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Why Republicans should hope for a Clinton nomination: ‘That’s what they offered’

In 2012, Republicans virtually declawed themselves from being able to attack President Obama’s most vulnerable spot: Obamacare. Had Newt Gingrich or even Rick Santorum won the nomination, the Republicans would have been able to use the skepticism felt by many Independents to turn the tide in the election. Instead, they nominated the one man with no real credibility in attacking Obamacare. Romneycare’s architect was a poor choice.

The political spectrum today runs across many more issues than in 2012 when it comes to Independents. National security is a big factor today, but we don’t know if that will fade based upon actions against the Islamic State and a lack of further terrorist attacks before the election. Immigration will always be a hot topic. Then, there’s the economy and despite the right knowing for certain that shrinking government, enabling free trade, and encouraging small- and medium-sized businesses is the right path to fix our money woes, there’s still an appealing (albeit false) case made by the left that says we need to promote income equality. As obtuse as it is to conservatives, there are Independents who will hear the trumpet calls against big banks and big business as a reason to vote Democrat.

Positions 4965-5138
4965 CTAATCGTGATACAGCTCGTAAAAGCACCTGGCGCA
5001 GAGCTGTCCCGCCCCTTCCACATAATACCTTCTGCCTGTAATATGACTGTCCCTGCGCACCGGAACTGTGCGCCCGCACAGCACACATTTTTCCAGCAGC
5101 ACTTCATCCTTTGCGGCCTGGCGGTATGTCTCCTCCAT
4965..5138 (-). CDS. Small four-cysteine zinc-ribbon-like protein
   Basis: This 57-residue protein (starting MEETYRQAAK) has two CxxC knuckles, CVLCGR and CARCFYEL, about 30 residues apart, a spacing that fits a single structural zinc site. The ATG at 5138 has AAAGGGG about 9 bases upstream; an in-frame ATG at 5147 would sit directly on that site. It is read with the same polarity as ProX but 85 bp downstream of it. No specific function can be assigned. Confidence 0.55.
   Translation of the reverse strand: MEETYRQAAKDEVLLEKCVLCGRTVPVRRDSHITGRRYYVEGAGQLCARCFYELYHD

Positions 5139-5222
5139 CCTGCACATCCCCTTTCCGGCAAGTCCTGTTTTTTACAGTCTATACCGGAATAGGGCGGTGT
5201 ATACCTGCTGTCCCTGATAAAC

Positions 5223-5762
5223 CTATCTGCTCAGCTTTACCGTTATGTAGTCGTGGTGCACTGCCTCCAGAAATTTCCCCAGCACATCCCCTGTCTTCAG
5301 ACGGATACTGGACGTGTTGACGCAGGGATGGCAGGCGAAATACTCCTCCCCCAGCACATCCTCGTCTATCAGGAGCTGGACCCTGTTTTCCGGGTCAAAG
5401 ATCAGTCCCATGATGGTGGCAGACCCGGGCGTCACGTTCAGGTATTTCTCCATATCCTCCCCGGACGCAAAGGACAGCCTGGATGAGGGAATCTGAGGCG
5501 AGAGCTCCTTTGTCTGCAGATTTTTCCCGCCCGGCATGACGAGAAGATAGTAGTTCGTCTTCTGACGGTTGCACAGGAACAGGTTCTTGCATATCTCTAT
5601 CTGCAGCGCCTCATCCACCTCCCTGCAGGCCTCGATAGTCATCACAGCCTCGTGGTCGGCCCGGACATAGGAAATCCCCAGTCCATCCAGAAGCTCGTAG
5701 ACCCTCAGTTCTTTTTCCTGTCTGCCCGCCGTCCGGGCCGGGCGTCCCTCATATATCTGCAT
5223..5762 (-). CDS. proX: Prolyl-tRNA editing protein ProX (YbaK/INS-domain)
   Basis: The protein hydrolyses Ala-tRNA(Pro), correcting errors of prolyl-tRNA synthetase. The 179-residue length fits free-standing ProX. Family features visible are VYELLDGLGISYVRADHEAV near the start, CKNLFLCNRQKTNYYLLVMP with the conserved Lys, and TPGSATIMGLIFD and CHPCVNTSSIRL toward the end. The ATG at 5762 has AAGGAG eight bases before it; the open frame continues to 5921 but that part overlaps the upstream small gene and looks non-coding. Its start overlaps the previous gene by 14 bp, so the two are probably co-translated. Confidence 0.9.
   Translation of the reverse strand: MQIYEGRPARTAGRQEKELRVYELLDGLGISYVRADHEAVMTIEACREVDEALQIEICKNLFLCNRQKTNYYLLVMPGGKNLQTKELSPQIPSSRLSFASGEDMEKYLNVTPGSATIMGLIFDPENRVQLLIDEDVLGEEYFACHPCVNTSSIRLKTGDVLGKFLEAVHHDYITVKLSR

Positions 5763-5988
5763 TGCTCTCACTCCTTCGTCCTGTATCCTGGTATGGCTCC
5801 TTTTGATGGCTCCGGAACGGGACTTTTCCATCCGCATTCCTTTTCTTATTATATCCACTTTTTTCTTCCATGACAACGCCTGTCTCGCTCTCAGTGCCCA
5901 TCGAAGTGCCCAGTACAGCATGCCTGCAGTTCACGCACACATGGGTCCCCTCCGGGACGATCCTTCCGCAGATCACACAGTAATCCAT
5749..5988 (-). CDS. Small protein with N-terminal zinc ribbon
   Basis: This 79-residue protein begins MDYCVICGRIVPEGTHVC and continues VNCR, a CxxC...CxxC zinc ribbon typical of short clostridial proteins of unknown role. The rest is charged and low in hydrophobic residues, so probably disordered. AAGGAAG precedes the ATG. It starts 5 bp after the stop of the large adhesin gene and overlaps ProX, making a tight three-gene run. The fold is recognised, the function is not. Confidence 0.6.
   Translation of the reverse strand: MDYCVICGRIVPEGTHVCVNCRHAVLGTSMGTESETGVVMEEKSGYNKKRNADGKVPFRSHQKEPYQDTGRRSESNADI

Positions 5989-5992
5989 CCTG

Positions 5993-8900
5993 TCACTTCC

Thankfully, Hillary Clinton uttered four words that open the conversation to declaw her if she’s nominated in the same way Mitt Romney was declawed in 2012.

Those four words by themselves aren’t damning, but it at least casts enough reasonable doubt on her motives and history to allow the Republican nominee to hone in on her vast ties to Wall Street, her crony capitalist model as a Senator and First Lady, and her deceptive personal finance practices that will ring hollow. She’s a rich person who allegedly wants to help the poor but who has been unwilling to lead this fight by example.

Bernie Sanders doesn’t concern me as a candidate, but I must admit that he represents a wildcard factor that should make us hope for Clinton to be the nominee. With her, we know of her corruption and we can play on that. With Sanders, the best ammunition we have is that he’s a socialist and in 2016 America, I’m not sure if that message won’t ring positively for many, particularly the ignorant idealist youth and the poor.

With Clinton, she’s opened up a door to her biggest vulnerability. She will have a hard time painting the Republican nominee as the left’s favorite target, the “rich old white guy who eats poor people.” She’ll be going up against one of two Cuban Americans from humble beginnings. If Ted Cruz or Marco Rubio are nominated, her own party’s election narrative will be turned against her and we’ll hear the words, “I don’t know, that’s what they offered,” as often as we heard, “Read my lips: no new taxes” back in 1992.

Benghazi has been made into an ineffective attackĀ thanks to Kevin McCarthy’s boneheaded move that gave her the “right-wing conspiracy” narrative. Turning Bill Clinton into the real instigator of the war on women hasn’t really damaged her as much as expected. The email scandal is potentially juicy, but voters will grow fatigued if it’s still echoed when the Justice Department announces they won’t indict. It’s in her connections to big banks and Wall Street that the Republican nominee will be able to make his most effective attacks.

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